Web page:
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Polybrominated diphenyl ethers and alternative flame retardants in house dust in Denmark – levels, patterns and changes over time. / Vorkamp, Katrin; Frederiksen, Marie; Nielsen, Jesper Bo; Sørensen, Lars Schiøtt; Knudsen, Lisbeth E.

I: Scientific Research Abstracts, Bind 5, 2016, s. 157-157.

Publikation: Bidrag til tidsskriftKonferenceabstrakt i tidsskriftForskning

TY - ABST

T1 - Polybrominated diphenyl ethers and alternative flame retardants in house dust in Denmark – levels, patterns and changes over time

AU - Vorkamp, Katrin

AU - Frederiksen, Marie

AU - Nielsen, Jesper Bo

AU - Sørensen, Lars Schiøtt

AU - Knudsen, Lisbeth E.

PY - 2016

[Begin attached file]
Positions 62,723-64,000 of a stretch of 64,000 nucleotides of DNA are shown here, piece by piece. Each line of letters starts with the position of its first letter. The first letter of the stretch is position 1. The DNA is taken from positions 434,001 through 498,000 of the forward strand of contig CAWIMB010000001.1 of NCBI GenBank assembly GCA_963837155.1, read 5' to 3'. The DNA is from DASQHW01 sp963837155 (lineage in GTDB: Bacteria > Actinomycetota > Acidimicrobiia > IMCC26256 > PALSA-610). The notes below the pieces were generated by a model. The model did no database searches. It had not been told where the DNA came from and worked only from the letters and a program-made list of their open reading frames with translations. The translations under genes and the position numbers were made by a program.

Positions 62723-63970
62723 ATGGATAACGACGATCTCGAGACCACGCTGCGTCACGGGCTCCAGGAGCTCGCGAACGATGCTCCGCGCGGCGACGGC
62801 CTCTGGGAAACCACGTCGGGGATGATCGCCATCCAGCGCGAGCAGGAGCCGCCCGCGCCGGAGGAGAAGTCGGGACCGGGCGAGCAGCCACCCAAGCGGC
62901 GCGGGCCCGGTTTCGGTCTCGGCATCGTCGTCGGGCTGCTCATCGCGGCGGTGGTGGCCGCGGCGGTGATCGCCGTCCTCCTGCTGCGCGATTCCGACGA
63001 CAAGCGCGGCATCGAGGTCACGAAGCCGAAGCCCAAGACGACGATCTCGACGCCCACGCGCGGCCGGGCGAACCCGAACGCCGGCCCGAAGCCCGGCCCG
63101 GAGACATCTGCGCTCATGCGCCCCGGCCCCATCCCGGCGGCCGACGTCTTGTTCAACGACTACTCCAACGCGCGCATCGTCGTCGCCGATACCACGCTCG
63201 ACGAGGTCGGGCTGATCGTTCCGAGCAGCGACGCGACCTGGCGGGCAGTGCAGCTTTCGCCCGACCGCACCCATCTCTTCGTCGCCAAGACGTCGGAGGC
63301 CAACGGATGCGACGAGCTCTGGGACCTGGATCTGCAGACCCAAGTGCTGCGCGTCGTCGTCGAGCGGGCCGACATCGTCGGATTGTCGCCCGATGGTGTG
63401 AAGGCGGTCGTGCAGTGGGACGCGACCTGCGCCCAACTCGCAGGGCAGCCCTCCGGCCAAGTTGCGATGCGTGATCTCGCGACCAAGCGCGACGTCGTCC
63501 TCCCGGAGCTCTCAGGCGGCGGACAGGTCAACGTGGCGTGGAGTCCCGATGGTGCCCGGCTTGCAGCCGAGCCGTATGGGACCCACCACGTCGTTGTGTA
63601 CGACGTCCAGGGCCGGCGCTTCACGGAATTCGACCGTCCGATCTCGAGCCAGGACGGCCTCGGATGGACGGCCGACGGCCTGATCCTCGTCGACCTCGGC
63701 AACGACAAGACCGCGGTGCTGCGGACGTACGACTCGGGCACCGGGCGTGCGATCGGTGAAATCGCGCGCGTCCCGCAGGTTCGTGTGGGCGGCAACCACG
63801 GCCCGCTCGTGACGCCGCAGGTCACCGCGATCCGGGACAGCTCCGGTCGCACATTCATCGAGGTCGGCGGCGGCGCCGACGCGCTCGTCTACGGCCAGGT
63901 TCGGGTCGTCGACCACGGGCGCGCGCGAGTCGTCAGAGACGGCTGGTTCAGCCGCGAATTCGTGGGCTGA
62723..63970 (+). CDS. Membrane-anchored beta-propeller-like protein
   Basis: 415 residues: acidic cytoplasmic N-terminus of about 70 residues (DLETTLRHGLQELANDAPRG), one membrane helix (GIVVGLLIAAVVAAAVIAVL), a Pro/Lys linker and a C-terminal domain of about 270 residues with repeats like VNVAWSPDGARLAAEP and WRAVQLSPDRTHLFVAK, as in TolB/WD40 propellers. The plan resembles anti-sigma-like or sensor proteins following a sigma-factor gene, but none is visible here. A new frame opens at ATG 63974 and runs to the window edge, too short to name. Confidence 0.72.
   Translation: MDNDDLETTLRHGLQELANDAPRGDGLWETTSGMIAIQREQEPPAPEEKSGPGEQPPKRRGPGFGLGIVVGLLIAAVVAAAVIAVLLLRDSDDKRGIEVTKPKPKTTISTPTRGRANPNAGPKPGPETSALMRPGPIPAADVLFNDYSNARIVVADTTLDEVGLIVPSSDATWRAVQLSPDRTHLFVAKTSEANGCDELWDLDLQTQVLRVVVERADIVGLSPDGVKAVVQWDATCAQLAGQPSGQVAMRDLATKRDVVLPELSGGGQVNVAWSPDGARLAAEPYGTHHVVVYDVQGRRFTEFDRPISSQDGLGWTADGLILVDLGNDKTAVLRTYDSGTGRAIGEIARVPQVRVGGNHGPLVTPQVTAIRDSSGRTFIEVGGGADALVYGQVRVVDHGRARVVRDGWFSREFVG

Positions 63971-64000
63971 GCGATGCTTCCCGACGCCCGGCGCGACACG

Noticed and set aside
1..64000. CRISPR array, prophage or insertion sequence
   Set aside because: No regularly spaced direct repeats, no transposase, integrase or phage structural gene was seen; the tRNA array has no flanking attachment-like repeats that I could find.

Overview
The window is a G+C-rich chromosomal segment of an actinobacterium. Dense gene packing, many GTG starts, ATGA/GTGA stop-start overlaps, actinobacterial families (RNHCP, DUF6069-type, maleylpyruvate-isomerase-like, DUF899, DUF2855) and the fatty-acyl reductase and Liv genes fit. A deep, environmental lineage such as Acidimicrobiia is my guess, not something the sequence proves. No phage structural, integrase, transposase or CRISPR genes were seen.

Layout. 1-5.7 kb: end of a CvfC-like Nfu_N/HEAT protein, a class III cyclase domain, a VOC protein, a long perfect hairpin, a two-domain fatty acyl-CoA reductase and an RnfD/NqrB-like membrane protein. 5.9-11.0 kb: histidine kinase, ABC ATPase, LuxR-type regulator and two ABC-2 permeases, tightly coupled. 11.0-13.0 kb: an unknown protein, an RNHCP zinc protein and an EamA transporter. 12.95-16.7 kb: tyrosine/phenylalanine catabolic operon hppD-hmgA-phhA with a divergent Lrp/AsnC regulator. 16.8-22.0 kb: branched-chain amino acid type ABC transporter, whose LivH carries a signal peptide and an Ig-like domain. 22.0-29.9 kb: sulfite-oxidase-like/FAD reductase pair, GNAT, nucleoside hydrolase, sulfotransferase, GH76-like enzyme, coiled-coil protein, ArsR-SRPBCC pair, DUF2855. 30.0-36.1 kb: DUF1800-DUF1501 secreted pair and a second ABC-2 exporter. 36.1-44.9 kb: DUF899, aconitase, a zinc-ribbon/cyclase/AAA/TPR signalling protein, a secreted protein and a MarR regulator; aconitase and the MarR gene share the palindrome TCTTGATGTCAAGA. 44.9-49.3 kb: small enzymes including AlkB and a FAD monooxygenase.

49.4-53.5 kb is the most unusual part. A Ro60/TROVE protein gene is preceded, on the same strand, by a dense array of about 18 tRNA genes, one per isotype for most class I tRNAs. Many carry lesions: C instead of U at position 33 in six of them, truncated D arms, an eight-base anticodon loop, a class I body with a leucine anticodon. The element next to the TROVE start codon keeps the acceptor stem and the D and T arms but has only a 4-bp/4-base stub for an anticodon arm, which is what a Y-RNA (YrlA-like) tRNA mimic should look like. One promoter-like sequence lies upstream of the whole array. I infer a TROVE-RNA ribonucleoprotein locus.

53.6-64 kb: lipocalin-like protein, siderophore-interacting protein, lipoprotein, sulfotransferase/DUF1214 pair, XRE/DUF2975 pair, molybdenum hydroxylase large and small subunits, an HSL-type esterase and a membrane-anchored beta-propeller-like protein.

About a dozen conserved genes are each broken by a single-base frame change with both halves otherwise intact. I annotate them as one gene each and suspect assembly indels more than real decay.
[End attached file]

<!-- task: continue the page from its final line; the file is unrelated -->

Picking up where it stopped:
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N2 - House dust has been recognized as a source of exposure to polybrominated diphenyl ethers (PBDEs), in particular for children [1]. Since the EU ban of the commercial PBDE Penta- and OctaBDE mixtures in 2004 and the regulation of DecaBDE through the EU Restriction of Hazardous Substances (RoHS) Directive, replacements might have been in use [2]. Building on our previous results on PBDEs in house dust from Denmark and associations with perinatal exposure [3], the present study addresses i) PBDE levels in dust sampled in 2014 in comparison with 2007, ii) the occurrence of novel flame retardants (NFRs) in samples from both years. The NFRs studied here included bis(2-ethylhexyl)tetrabromophthalate (BEH-TEBP), 2-ethylhexyl-2,3,4,5-tetrabromobenzoate (EH-TBB), 1,2-bis(2,4,6-tribromophenoxy)-ethane (BTBPE), decabromodiphenyl ethane (DBDPE), 2,3-dibromopropyl-2,4,6-tribromophenyl ether (TBP-DBPE) and dechlorane plus (DDC-CO). Furthermore, hexabromocyclododecane (HBCD) was included although globally banned since 2013. While TBP-DBPE was below detection limits in several dust samples, the remaining NFRs were detected in all samples from 2007 and 2014. DDC-CO had relatively low concentrations (median < 5 ng/g for each of the isomers). HBCD had the highest concentration (median of 200 ng/g, predominated by g-HBCD), followed by DBDPE > BEH-TEBP > BTBPE ~ EH-TBB, based on median values. None of these median concentrations reached the median value of BDE-209 of 432 ng/g obtained in 2007 [3]. As previously observed for PBDEs, distributions were skewed with arithmetic means clearly higher than medians, suggesting that exposure might be much above average for certain individuals. Likewise, the NFR composition in dust varied, with individual dust samples containing more BEHT-TEBP or BTBPE than DBDPE. The large variation in the data prevents 2007 and 2014 data from being significantly different, but there are indications of higher concentrations of DBDPE, BEH-TEBP and EH-TBB in 2014 than in 2007. While BDE-209 remained unchanged from 2007 to 2014, BDE-47 appeared lower in the 2014 samples. Similar developments have been reported from the USA [4]. BDE-209 and DBDPE were found to be correlated in the dust samples, which might reflect similar use patterns. Future work will focus on the significance of the occurrence of these compounds in dust for questions of human exposure. [